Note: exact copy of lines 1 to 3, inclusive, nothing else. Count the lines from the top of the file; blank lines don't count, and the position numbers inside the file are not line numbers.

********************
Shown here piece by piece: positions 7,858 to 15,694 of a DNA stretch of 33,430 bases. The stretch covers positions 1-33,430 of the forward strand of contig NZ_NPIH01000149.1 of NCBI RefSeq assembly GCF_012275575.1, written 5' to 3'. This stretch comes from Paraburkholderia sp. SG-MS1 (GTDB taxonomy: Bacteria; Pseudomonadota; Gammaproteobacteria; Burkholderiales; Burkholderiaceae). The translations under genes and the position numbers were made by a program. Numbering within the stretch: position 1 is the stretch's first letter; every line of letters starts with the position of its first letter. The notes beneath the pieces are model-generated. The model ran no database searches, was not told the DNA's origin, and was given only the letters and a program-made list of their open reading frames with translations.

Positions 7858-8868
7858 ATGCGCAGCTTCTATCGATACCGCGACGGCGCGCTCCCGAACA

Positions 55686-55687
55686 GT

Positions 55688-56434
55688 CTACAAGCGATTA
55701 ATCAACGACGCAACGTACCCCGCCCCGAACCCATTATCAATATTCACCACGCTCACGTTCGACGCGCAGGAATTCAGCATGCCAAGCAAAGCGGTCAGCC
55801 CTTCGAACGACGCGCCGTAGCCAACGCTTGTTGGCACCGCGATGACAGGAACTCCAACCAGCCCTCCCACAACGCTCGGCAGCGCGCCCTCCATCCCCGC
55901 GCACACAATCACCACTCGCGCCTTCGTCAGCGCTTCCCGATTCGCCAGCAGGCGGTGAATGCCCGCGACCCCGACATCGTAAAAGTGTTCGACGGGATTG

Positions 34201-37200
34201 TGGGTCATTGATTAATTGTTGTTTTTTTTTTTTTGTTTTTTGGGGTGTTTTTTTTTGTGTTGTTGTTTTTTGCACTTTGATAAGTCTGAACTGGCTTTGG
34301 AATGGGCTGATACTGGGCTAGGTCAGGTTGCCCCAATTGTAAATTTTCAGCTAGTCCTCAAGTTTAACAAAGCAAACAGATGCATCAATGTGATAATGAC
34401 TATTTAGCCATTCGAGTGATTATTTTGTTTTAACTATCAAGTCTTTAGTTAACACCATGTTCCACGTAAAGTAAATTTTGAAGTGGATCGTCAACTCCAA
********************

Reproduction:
Shown here piece by piece: positions 7,858 to 15,694 of a DNA stretch of 33,430 bases. The stretch covers positions 1-33,430 of the forward strand of contig NZ_NPIH01000149.1 of NCBI RefSeq assembly GCF_012275575.1, written 5' to 3'. This stretch comes from Paraburkholderia sp. SG-MS1 (GTDB taxonomy: Bacteria; Pseudomonadota; Gammaproteobacteria; Burkholderiales; Burkholderiaceae). The translations under genes and the position numbers were made by a program. Numbering within the stretch: position 1 is the stretch's first letter; every line of letters starts with the position of its first letter. The notes beneath the pieces are model-generated. The model ran no database searches, was not told the DNA's origin, and was given only the letters and a program-made list of their open reading frames with translations.

Positions 7858-8868
7858 ATGCGCAGCTTCTATCGATACCGCGACGGCGCGCTCCCGAACA